Nearly a million March against Macron’s plan to raise the retirement age

PARIS (AP) – Police were in effect across France on Saturday as protesters staged a sometimes restless fourth round of demonstrations across the country against President Emmanuel Macron’s plans to overhaul the country’s pension system.

More than 960,000 people marched in Paris, Nice, Marseille, Toulouse, Nantes and other cities, according to the Interior Ministry. Protesters had hoped to keep up the pressure on the government to back down, and further action is planned for February 16.

In the French capital, authorities accounted for around 93,000 participants, the biggest demonstration in Paris against pension changes since protests began last month.

The demonstrations over the weekend attracted young people and others opposed to the social security proposals who could not attend the previous three days of action, all held during the week.

This time, however, the railway strikes did not accompany the demonstrations, allowing trains and the Paris metro to run on Saturday. However, an unexpected strike by air traffic controllers meant that up to half of flights to and from Paris’ second-largest airport, Orly, were canceled on Saturday afternoon.

In Paris, some workers and students who wanted to express opposition attended the protests for the first time, due to the heavy workload during the week.

“We often hear that we should be too young to care, but with rising inflation, rising electricity prices, this reform will affect our families,” said Elisa Haddad, 18. “It’s my first demonstration because I couldn’t attend with the uni. It is important that the voice of parents and students (from France) is heard.”

French lawmakers began an acrimonious debate earlier this week over the pension bill to raise the minimum retirement age for a full state pension from 62 to 64. It is the main legislation of Macron’s second term.

Saturday’s protests featured flashes of unrest. A car and several rubbish bins were set on fire on a central Paris avenue as police attacked the crowd and dispersed protesters with tear gas. Paris police said officers arrested eight people for offenses ranging from possession of a firearm to vandalism.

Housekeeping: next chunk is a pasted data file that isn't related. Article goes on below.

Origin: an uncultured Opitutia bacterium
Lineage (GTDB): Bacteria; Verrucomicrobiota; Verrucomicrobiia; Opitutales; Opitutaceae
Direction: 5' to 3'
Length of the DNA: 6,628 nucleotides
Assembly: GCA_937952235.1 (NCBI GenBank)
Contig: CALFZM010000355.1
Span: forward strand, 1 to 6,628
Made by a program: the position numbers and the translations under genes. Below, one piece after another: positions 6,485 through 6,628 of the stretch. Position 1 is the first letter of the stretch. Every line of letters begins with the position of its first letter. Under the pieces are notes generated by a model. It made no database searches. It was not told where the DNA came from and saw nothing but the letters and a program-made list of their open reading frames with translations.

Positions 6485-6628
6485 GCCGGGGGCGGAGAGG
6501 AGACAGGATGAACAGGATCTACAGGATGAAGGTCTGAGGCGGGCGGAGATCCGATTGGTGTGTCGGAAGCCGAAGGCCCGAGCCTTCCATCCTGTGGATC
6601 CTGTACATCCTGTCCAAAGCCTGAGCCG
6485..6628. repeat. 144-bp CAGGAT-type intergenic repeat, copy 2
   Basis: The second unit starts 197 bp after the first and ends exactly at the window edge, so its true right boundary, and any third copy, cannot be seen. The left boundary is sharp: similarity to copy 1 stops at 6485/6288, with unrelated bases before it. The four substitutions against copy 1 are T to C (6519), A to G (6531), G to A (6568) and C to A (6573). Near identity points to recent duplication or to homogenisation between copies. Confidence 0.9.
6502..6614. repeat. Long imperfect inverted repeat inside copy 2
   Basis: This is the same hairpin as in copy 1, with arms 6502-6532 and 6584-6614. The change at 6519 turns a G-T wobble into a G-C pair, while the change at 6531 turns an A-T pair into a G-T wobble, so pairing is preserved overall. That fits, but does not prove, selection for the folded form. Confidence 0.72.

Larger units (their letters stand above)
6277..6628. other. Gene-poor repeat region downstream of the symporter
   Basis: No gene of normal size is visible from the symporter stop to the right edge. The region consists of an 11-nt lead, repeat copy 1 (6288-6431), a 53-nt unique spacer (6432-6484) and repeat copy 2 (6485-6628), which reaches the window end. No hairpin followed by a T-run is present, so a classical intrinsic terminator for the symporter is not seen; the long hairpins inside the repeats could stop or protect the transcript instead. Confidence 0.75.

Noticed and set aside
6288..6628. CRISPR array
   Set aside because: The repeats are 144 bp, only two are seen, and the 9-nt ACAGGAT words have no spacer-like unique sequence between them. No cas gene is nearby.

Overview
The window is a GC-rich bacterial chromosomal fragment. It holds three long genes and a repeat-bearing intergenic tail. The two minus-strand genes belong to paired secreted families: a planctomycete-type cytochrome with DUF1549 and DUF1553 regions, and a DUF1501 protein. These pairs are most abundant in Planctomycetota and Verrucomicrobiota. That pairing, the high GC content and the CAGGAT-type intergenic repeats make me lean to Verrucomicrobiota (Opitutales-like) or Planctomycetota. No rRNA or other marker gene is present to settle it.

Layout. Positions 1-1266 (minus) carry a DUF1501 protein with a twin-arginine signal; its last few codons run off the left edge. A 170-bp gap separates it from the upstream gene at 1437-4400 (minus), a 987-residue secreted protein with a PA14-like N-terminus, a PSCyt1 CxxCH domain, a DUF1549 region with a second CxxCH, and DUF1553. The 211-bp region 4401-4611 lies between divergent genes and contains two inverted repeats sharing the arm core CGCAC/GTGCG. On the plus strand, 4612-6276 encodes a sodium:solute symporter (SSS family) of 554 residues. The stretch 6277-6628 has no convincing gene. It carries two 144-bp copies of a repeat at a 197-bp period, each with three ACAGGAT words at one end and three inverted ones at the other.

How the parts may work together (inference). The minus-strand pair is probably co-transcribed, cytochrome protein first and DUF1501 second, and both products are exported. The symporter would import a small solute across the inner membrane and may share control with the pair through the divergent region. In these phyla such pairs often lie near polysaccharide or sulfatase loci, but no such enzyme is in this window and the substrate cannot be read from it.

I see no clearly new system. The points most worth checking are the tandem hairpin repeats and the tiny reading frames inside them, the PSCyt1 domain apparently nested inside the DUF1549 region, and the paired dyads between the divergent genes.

Some demonstrators walked like families through Place de la Republique, in the French capital, and carried emotional signs. “I don’t want my parents to die on the job,” said one of them, held by a teenager.


Protesters at a protest against the government’s plans to reform the pension system, in Paris, France, on Saturday, February 11, 2023. The unions that organized the fourth wave of strikes are eager to build on the momentum seen during the first two appeals to action in the last month as they try to push Macron back on his proposal to raise the minimum retirement age from 62 to 64. Photographer: Benjamin Girette/Bloomberg via Getty Images

The protests are a crucial test for both Macron and his opponents. The government insists it is determined to fulfill Macron’s election promise to overhaul France’s generous pension system. Of the 38 member nations of the Organization for Economic Co-operation and Development, France is among the countries that spend the most years in retirement.

The president called the reforms “indispensable” to ensure the long-term survival of the country’s pension system and noted that workers in neighboring countries retire years later.

Despite opinion polls consistently showing growing opposition to reform and his own dwindling popularity, Macron has insisted he is fulfilling an important campaign promise he made when he came to power in 2017 and ahead of his re-election in April 2022.

His government now faces a tough political battle in parliament that could last weeks or months.

Strong popular resentment will bolster efforts by unions and left-wing lawmakers to try to block the bill.

The unions issued a joint statement on Saturday, calling the government “deaf” and demanding that French authorities scrap the bill. They threatened to cause a nationwide “shutdown” from March 7 if their demands were not met.

During the previous day of protests four days ago, more than 750,000 people marched in many French cities, significantly less than the previous two days of protest in January, in which more than a million people took to the streets.


Protesters climb the bronze statue “Le Triomphe de la Republique” (The Triumph of the Republic) by Jules Dalou during a demonstration on the fourth day of national rallies organized since the beginning of the year, against a deeply unpopular pension reform, at Nation Square in Paris on February 11, 2023. (Photo by BERTRAND GUAY/AFP via Getty Images)

Nico Garriga in Paris contributed

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